1. Homeowners association has a lack of reserves;
  2. Inadequate insurance coverage;
  3. Inadequate flood insurance coverage;
  4. Too many units are tenant occupied (renters);
  5. The complex is under construction or in a phase that calls for more construction;
  6. Too many units are owned by 1 person or entity (investor owns high percentage of units);
  7. The remaining terms of the Leasehold don’t meet FNMA or FHA guidelines;
  8. A project that has hotel–like characteristics (condohotel).

Other Property Issues for a Traditional Lender can be:

  1. Commercially zoned property that is being used as residential;
  2. Berm home;
  3. Log cabin (if not typical in the market);
  4. Any type of home that an appraiser has a difficult time finding comparable sale data.

Foreign Nationals – When folks move to the US and want to buy a house right away, they’re commonly faced with one major problems:

  • They don’t have credit established in the United States and they do not have documented income acceptable to a traditional lender.

If this sounds like you it’s a perfect reason to pursue a portfolio loan. There are some main things you want to be prepared to provide if you’re looking for a portfolio loan and new to the United States.

  1. Type of VISA, and all VISA applicable documentation;
  2. Previous 2 year income history in previous country (pay-stubs/tax returns);
  3. Asset statements;
  4. Letter explaining intent to stay in the US;
  5. Proof of income established in United States (employment letter, pay-stub);

Unique Income Circumstances – We often see borrowers that are financially stable, have great credit, solid assets, but don’t qualify for a mortgage due to a simple technicality regarding their income situation. This is another great opportunity to explore the possibility of getting a portfolio loan.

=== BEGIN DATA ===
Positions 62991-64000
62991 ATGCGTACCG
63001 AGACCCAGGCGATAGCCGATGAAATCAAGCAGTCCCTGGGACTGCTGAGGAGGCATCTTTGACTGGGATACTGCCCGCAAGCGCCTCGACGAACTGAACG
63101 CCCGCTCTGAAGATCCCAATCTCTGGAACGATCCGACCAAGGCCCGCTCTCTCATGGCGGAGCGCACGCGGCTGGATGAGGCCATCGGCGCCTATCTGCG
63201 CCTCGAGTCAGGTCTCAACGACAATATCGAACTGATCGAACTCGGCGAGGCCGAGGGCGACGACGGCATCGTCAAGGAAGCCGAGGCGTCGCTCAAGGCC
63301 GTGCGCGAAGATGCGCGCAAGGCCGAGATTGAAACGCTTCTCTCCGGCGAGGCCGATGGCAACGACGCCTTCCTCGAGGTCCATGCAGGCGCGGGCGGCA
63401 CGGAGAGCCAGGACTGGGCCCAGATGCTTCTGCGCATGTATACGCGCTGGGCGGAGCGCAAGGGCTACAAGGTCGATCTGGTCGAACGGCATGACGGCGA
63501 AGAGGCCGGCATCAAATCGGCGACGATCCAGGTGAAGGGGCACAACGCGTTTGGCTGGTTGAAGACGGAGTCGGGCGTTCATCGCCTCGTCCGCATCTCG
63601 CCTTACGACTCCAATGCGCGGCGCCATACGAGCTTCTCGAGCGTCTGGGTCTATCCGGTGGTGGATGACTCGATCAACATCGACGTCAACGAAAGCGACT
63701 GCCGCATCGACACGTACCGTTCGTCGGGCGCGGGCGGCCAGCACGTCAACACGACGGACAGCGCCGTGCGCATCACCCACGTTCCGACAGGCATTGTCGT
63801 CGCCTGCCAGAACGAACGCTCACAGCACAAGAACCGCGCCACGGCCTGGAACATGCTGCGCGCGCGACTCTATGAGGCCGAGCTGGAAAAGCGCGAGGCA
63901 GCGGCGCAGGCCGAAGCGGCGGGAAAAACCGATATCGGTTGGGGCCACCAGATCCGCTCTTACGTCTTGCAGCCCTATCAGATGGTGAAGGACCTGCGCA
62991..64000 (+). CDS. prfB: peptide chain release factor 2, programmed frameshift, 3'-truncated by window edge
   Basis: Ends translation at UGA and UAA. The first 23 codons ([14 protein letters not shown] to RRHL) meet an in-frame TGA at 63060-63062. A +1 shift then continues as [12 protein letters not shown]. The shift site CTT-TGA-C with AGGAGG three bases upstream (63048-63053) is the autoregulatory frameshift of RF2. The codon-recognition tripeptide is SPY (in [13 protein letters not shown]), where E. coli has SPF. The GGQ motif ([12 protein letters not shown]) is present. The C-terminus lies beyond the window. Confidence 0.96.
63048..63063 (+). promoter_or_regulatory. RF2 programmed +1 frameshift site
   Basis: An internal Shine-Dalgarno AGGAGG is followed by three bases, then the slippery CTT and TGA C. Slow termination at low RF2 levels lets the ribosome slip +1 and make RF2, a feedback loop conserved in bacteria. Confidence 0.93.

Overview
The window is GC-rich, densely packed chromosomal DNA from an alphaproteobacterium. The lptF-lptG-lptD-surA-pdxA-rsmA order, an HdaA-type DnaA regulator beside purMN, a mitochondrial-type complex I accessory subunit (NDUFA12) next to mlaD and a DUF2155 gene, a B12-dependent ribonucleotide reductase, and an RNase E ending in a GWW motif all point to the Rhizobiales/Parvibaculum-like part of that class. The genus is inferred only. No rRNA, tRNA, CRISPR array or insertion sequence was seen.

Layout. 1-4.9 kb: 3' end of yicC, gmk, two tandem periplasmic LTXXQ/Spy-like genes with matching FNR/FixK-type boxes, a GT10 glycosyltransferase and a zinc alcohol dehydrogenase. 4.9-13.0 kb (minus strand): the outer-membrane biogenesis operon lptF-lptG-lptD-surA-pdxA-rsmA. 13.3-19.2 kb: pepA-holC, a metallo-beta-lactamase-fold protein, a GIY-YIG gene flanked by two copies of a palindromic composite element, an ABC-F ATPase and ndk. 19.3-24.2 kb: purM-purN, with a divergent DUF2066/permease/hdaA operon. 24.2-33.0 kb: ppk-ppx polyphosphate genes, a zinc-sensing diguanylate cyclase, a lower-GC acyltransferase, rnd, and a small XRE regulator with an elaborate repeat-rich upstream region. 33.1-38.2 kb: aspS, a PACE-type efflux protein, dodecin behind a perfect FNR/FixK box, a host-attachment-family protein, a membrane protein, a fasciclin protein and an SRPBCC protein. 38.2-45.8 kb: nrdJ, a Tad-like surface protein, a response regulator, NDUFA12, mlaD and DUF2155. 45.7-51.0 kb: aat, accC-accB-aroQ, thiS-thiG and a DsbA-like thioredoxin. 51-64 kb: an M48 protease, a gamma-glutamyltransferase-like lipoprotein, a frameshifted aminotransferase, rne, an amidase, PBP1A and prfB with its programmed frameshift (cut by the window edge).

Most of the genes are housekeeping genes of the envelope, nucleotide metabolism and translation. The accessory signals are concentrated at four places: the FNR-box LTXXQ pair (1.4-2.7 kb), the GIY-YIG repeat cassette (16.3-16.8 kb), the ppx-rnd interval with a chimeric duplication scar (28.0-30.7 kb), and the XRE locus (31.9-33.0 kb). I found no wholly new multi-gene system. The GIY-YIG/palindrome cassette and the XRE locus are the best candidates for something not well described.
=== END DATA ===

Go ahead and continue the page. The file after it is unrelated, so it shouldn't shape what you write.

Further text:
Keep in mind, portfolio loans are not necessarily “stated income” loans, where the borrower tells the lender how much they make, and all is well (like the old days before the housing meltdown). Portfolio loans are still full documentation loans, but are looked at from a common sense standpoint.

For example, let’s look at 1099 employee. These are folks that typically are considered “private contractors” and are given a 1099 at the end of the year to show earnings (instead of a W-2 like most employees). In this case, lenders need a 2 year history receiving that type of income. The reason for that is 1099 employees will sometimes have some unique write-offs on their tax returns that could possibly have an impact on what their actual net earnings are.

The problem with this is that many times 1099 employees are paid on a salary or set amount of income for a set amount of time. So basically, the borrower is guaranteed $X for the next X number of months, but can’t use that income to qualify because they don’t have a two year history of being a 1099 employee. Does that make sense? Heck no! Especially if that individual has worked in that same line of work in the past and has a degree in that field, but life isn’t always fair, so don’t try to get something you can’t get and focus on what you can get.

The reality is that all of the above scenarios are fairly common and people think they are stuck until they get a breath of fresh air learning about portfolio loans.